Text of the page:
The shamanic objects of the northern tribes are the most visible symbol of their tenacious dedication to their religion, the core of “the old ways.” It was their resistance to assimilation that led the Han Chinese to expel them from the lowlands, and then from the entire country (changing borders modified the end results, but not the dynamic.)

Of all these objects, the paintings are the key ones. Collectively, the paintings create a holy place; unfurled and placed on the wall and altar in the prescribed manner, they transform the unassuming home of the shaman into a place where spirits come and communicate.

The oldest (and best) were brought down from China by the Dao (and other groups) when they migrated to Vietnam two or three hundred years ago. As they wore out, replacements were needed. Originally, they were “ordered” from the fine tribal painters of China, but changes in the atmosphere along the border lands forced the Dao shamans to get them locally-from either their own artisans, their other tribal neighbors or (later) from Kinh (Viet) painters brought north to learn the iconography and create quite beautiful (and even elegant) sets of paintings.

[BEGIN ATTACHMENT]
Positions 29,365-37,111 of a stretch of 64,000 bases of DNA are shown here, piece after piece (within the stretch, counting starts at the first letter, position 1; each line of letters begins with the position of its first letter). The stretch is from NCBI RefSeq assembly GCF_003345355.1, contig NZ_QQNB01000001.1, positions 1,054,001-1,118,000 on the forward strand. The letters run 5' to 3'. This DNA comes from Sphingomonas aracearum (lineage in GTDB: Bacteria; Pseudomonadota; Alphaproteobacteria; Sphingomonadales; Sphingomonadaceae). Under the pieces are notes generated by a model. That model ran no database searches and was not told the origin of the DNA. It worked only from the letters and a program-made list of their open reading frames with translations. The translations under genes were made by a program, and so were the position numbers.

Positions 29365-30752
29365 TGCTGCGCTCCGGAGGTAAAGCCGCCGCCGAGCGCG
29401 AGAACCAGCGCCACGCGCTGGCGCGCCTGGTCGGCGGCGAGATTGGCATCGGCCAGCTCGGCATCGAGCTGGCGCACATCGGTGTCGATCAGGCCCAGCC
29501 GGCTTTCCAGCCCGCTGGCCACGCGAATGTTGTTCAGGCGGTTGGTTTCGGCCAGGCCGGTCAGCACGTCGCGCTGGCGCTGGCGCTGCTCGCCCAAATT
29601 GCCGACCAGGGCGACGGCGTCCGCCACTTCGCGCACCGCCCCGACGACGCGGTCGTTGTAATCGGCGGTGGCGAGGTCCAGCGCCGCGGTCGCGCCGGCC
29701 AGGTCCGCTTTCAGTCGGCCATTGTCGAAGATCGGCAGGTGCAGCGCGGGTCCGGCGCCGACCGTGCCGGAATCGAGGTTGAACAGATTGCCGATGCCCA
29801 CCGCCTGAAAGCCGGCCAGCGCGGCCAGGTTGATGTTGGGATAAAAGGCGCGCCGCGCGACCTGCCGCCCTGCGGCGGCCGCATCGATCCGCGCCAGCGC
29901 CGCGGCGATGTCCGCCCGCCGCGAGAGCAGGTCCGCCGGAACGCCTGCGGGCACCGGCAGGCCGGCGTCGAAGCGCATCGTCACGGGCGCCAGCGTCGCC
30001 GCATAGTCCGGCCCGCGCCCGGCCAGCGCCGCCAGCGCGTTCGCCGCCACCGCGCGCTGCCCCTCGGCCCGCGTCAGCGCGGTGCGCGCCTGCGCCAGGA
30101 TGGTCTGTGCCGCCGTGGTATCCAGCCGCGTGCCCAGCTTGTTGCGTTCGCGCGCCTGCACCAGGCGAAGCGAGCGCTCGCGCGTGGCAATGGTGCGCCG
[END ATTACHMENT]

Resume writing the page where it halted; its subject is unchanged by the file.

We have many of each type. Our collection is extensive and excellent. They were the focus of “solo” exhibitions at Hanoi’s Museum of Fine Arts in 2006 and Hanoi’s Museum of Ethnology. Because the iconography is often complex and the paintings very detailed, each is accompanied by a 1000-4000 word fact sheet, explaining its origin, use, age, materials, history and iconography.

Not just an object, but an education as well
Paintings (scrolls).
Power Objects (power sticks, spiritual swords, and religious staffs).
Written materials, stamps, and printing blocks.
Musial instruments.
Spiritual statues from the Central Highlands.